Score front-row seats to a concert at MetLife Stadium this summer, and it could be epic. Much easier, and more intimate: seats to the summer music series at The Ross Farm in Basking Ridge – and it will be historic.

The fourth season of the Ross Farm Music Series kicked off April 22, but the first of four more concerts will be Saturday, May 12. Others will be held in June and July at the Boudinot-Southard-Ross Estate on North Maple Avenue. The rolling, wooded property is the 18th-century home of Elias Boudinot, a patriotic mover and shaker in the Revolutionary War and the early days of the nation. Two hundred years ago, the estate’s guests included Alexander Hamilton and George Washington. This summer, a collection of American musicians visiting the farm will rock the world in a different way.

The popular Rock the Barn concert is next on Saturday, May 12, featuring rising singer/songwriter Christian Lopez. Other dates are: Caleb Caudle on Saturday, June 2 (after scheduled Military Appreciation and History Day activities); Stephen Kellogg on Friday, June 15; and New Jersey native Anthony D’Amato on Saturday, July 14.

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The artists, all songwriters, move easily among popular genres during the family-friendly concerts, including rock, country, folk and some music that is pleasingly hard to define. What they all have in common is a deep connection to musical Americana – and that’s by design.

“They’re American voices making music where history made America,” said Nola Hansen of Basking Ridge. With her colleagues in the Friends of the Boudinot-Southard-Ross Estate, Hansen has been arranging these concerts to bring together the area’s history and the energy of today’s developing music scene. Often, the acts she books will stop to play here on their way to New York, Washington, and other big venues.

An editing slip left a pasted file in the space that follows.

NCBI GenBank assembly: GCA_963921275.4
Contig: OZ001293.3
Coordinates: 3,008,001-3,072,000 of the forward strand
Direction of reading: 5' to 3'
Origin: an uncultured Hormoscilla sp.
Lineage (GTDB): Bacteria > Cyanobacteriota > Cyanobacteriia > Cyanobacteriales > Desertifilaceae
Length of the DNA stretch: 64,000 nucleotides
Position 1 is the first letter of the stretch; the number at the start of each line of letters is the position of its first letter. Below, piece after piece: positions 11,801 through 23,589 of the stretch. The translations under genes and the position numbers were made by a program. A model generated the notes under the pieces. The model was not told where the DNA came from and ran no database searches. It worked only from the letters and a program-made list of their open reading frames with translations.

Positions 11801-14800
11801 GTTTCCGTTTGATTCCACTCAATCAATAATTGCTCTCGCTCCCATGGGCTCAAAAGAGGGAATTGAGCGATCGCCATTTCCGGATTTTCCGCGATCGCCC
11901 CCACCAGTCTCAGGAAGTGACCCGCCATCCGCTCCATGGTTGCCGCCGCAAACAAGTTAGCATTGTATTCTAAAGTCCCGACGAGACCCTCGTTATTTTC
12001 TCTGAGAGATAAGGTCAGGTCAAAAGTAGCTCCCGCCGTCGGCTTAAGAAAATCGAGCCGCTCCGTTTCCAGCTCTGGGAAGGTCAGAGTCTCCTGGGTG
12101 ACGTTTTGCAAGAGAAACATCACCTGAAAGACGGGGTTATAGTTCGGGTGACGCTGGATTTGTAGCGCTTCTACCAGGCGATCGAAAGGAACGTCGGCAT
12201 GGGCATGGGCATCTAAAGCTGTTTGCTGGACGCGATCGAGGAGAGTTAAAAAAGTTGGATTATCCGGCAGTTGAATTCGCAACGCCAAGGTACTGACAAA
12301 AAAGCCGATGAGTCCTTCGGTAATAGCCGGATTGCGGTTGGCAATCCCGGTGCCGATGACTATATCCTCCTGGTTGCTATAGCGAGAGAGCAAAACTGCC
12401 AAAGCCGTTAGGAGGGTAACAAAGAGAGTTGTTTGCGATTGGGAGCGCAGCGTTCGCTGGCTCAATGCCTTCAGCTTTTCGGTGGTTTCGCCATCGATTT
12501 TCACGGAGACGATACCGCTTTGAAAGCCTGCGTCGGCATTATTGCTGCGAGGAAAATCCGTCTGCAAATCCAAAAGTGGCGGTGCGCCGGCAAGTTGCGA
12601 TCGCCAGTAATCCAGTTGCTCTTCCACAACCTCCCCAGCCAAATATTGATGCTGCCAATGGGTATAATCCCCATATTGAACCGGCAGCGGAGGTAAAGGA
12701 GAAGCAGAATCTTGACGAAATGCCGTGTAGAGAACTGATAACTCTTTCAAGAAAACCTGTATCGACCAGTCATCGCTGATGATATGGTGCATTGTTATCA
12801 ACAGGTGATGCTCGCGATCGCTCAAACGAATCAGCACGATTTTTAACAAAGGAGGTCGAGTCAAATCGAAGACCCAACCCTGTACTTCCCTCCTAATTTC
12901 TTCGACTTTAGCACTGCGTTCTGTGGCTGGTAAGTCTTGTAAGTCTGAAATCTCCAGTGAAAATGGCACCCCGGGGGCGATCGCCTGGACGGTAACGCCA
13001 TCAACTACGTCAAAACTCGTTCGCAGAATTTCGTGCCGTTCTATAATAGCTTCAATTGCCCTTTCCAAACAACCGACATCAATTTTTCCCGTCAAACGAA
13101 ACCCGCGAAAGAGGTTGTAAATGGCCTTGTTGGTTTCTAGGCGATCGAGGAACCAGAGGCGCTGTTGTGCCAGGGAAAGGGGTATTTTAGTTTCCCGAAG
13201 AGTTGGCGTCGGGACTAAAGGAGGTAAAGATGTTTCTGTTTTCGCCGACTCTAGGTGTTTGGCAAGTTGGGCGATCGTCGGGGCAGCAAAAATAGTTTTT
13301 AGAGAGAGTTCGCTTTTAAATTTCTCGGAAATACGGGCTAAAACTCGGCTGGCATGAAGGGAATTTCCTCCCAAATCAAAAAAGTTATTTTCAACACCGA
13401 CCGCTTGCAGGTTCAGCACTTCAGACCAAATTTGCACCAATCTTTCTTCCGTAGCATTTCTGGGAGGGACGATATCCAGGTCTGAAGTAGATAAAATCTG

“These are people who would love to be signed to a big label, but they also want to do things their way,” Hansen said. “They want to sing what they write with the people they want to play with, to the people they want to hear it. That audience connection is something they thrive on.”

Visiting artists agree.

“There’s something about a quality production that really sticks with us touring musicians,” said Christian Lopez, the West Virginia-based singer/songwriter who records in Los Angeles and Nashville and will headline the May 12 Rock the Barn event. “Nola not only puts on a good production; she attracts great people in the audiences. I’ve always said, it’s like family.”

And as exciting as a stadium show may be, it can’t compete with the intimacy of the farm, where local concertgoers of all ages typically bring lawn chairs and blankets to relax and picnic on the grassy areas surrounding the stage. The festival atmosphere is made for sharing.

“You can come together with your friends, your neighbors – perhaps make some new friends, and just listen to music and forget whatever cares you might have,” Hansen said.

And the music series has helped germinate interest in other programs at the Farm, including a large garden tended by volunteers for the benefit of Somerset County food banks and other anti-hunger organizations. Educational connections are a natural – 100 fourth-graders from Oak Street School visited the site on a recent April afternoon to round out their understanding of the region’s colonial history.

“Something always comes from the music,” Hansen is fond of saying. If the patriotic Boudinot knew what is happening at his home now, it’s likely the news would be music to his ears.

Details on all concerts can be found at up-to-the minute details will be posted on Facebook at The Ross Farm - Basking Ridge. A rain location is on standby for the Rock the Barn concert and will be announced by noon on Saturday, May 12 if necessary.